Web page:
I’m Back!

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I’m so surprised at how many people still read and leave comments on this blog.  It’s staggering.  There are a lot of people, apparently, looking for answers about retirement.  I’m not surprised.  Working sucks and after being retired for over six years, I couldn’t imagine going back to that life.  I was miserable.  I chose my career based on happenstance.  I should have taken a chance when I was 21 or so and gone back to school to become a graphic artist.  But I didn’t.  I’m retired now but how many years did I waste doing something I barely tolerated?

img_2155But I’ve gained new perspective since I retired and stopped writing this blog.  I’ve done and continue to do the things I preached about.  My wife quit her job a year and a half ago.  We kicked our kids out of the house (on good terms) and sold the house last fall.  We live in an Apartment in Reno, Nevada, and are actively planning to buy a motorhome and hit the open road next year.  I began writing fiction and self-published several novels.  I stopped that when the self-publishing market became to difficult and frustrating to compete in and now we have a YouTube channel.  I loved writing and now, I love making videos.

Life isn’t perfect.  My dad contracted a horrible staff infection last summer and spent four month in the hospital.  It was a real challenge getting our sons off on their own.  Selling our house was full of ups and downs.  My wife, Jen, had complications from her gall bladder surgery that lasted 11 months.  We’ve had issues with our extended families.  And, as I’ve alluded to in the past on this blog, I suffered from back-related pain…sort of.  That’s life!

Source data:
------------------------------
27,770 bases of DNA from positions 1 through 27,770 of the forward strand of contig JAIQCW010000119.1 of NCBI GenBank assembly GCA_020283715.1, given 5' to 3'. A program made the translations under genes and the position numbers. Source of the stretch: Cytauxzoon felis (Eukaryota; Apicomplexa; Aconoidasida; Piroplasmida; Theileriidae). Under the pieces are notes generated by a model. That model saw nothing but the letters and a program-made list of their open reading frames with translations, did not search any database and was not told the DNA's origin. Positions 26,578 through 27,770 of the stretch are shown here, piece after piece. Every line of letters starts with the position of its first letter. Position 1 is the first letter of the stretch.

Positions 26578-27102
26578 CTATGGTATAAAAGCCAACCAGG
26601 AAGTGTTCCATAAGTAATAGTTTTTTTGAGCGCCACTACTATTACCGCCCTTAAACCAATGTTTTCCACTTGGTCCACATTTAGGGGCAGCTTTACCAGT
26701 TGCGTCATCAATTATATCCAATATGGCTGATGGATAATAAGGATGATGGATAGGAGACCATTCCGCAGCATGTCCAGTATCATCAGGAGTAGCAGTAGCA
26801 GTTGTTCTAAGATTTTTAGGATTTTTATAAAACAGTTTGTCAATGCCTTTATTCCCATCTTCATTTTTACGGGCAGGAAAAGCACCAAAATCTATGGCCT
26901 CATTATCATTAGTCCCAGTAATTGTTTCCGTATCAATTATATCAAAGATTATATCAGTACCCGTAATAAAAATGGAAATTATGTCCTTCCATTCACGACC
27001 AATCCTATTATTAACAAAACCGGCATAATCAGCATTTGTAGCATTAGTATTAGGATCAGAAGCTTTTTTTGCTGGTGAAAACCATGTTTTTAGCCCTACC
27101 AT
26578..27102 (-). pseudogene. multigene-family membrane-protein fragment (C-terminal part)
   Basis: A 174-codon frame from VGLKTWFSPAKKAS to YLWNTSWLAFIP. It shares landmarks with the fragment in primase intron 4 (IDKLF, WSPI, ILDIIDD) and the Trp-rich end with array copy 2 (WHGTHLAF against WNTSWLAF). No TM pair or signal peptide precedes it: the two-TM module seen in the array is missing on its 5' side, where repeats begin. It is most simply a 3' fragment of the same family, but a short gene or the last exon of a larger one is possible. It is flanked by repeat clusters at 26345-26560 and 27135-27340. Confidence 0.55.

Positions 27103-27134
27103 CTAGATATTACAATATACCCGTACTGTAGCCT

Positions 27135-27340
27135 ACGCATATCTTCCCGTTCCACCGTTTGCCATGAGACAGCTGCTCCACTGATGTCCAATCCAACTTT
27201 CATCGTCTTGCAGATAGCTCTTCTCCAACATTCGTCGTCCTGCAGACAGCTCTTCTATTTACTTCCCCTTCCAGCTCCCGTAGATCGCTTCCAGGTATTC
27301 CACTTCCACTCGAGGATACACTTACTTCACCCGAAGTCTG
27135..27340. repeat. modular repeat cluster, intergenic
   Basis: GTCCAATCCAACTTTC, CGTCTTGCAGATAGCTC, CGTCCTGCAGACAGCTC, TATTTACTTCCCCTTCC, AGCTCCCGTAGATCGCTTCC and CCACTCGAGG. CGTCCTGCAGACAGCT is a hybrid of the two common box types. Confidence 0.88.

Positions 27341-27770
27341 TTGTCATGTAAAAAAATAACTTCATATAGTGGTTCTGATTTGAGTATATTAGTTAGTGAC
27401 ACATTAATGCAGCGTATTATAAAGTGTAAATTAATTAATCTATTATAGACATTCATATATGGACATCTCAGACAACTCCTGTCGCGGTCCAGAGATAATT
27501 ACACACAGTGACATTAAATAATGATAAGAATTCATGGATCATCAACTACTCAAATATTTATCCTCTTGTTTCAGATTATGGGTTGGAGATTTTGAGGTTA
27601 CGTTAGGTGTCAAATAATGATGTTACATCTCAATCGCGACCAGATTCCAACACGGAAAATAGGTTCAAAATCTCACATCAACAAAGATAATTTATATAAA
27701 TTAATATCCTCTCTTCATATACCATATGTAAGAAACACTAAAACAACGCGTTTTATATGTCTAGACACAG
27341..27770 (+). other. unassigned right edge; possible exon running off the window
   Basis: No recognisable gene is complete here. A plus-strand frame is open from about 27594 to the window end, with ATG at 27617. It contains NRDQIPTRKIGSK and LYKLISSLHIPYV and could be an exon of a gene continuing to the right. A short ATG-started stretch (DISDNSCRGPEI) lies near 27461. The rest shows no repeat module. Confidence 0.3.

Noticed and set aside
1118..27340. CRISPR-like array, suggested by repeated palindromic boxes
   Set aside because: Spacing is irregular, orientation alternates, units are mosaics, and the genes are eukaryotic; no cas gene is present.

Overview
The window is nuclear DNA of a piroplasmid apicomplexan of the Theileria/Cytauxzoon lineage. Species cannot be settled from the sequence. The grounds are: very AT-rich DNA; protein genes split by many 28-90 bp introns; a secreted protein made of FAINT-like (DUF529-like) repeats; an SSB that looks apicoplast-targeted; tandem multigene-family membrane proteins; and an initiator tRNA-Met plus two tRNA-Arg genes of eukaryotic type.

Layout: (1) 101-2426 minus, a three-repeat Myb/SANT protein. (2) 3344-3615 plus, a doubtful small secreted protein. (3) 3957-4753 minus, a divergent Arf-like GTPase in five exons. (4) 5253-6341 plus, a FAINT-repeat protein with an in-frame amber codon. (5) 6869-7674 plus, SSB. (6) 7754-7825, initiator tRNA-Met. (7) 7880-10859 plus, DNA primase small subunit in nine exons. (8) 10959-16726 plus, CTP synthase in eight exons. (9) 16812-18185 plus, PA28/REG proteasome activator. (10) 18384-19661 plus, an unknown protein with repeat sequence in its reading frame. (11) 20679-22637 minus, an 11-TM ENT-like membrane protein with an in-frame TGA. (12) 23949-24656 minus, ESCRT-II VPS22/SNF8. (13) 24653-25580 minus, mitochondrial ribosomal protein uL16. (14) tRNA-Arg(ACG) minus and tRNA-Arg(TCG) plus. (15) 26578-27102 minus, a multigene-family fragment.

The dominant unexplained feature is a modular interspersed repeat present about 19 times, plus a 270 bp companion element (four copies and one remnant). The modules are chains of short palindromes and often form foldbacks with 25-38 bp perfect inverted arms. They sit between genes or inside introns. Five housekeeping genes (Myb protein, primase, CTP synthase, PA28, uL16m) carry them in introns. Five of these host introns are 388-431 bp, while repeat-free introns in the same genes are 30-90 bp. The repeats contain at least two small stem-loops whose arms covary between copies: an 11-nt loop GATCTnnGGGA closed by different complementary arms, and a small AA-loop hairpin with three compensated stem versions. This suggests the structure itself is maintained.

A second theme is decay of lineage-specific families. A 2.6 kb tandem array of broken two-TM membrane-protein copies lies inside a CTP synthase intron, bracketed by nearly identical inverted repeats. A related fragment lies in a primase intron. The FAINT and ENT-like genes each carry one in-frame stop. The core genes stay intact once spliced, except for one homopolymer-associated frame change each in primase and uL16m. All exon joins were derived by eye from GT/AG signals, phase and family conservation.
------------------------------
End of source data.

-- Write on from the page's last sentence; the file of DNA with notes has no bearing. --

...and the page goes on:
But I’ve done things I’ve always wanted…like publish a novel or many as the case may be.  We’ve traveled.  We’ve spent time with our kids and been able to support them as they transitioned to the Marines and the other to college, though not often (thank God) monetarily.  We’ve taken long hikes, explored many places and spent quiet evenings watching the sun set, smoking a fine cigar and enjoying some craft beer (me, not the wife).  Life is good.

I’m practicing what I preached and I’m doing it with far less money than a lot of people retire on.  We’re not poor but we’re not rich either.  We’ve had to make sacrifices and hard choices.  For instance, we love to travel and RVing will allow us to travel a lot more than we could with a house.  We’ve had to make those kind of choices and we’ve made them.  We do what makes us happy and what is important to us, not what we’re expected to do or what others demand.  We live life on our terms and within our means.  We are making the most of our relative youth (I’m 50, can you believe it?) while we still can.  We are making memories and having experiences.  That’s all that really matters in the end.  Not money, fancy cars, big houses, golf club memberships, expensive toys, Facebook or being up in the latest new show on Netflix.

dscn2192Those things aren’t bad in and of themselves.  If you have the money, enjoy it.  If you love golf or sports cars, indulge.  I have a $40,000 Jeep Wrangler for Pete’s sake because I love Jeeps (paid for thanks to the sale of our home).  But those things are what the rest of society tells you are important to be happy.  The signals are everywhere.  Even retirement planners are pushing that stuff.  It’s all meaningless when you’re on your death bed.  You won’t wax poetic about having high speed internet or the heated seats in your Mercedes (yes, my Jeep has heated seats).  You definitely won’t regret retiring on a shoestring budget to do what you want when you want.